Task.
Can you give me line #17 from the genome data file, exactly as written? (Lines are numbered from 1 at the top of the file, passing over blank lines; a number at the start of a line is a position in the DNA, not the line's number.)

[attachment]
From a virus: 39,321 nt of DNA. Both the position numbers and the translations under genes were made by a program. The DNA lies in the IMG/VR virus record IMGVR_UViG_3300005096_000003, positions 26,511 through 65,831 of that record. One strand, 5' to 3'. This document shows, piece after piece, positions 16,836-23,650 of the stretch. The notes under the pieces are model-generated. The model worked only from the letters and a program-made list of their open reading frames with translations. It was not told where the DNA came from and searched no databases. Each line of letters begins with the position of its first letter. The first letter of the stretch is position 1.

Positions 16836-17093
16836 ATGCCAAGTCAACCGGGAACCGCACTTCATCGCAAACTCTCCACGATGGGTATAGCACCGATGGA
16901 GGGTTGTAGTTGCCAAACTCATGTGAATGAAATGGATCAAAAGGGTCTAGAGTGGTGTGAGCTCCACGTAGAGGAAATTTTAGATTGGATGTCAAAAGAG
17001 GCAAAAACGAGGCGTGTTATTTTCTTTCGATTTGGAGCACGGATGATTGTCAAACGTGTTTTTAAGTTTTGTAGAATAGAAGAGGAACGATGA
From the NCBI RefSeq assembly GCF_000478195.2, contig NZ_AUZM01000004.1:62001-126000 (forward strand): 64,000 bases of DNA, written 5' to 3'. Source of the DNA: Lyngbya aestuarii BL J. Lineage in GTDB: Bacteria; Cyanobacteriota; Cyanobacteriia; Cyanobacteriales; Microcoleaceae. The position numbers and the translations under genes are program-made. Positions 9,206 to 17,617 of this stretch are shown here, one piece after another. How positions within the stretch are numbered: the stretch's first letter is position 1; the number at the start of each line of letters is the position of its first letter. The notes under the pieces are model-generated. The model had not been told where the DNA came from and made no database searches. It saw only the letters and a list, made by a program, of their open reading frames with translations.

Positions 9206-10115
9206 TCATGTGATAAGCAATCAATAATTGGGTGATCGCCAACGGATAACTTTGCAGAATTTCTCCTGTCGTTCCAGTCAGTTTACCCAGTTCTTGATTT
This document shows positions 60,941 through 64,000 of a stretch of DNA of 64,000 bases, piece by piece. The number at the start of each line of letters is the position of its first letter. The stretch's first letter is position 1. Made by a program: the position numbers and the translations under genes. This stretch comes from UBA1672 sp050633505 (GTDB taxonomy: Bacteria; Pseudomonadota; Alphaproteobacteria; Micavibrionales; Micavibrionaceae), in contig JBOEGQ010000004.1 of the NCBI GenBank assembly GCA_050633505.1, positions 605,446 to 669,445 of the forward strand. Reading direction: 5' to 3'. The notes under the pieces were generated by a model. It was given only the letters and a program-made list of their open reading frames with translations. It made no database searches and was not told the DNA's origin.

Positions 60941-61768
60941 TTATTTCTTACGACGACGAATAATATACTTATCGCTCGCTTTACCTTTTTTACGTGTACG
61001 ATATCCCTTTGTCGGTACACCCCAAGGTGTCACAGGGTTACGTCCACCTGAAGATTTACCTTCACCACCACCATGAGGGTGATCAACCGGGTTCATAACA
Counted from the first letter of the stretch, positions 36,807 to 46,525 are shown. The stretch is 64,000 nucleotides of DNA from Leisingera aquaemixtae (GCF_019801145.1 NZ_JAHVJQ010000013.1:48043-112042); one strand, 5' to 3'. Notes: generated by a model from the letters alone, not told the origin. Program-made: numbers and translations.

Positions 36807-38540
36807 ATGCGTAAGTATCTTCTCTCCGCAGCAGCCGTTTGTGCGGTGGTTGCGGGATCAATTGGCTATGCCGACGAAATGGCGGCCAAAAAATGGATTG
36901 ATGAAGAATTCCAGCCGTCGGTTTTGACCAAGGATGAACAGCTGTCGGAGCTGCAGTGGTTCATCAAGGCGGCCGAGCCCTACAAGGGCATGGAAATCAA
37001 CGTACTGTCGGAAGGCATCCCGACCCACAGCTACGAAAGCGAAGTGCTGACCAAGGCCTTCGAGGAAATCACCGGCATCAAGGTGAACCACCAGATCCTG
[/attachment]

37001 CGTACTGTCGGAAGGCATCCCGACCCACAGCTACGAAAGCGAAGTGCTGACCAAGGCCTTCGAGGAAATCACCGGCATCAAGGTGAACCACCAGATCCTG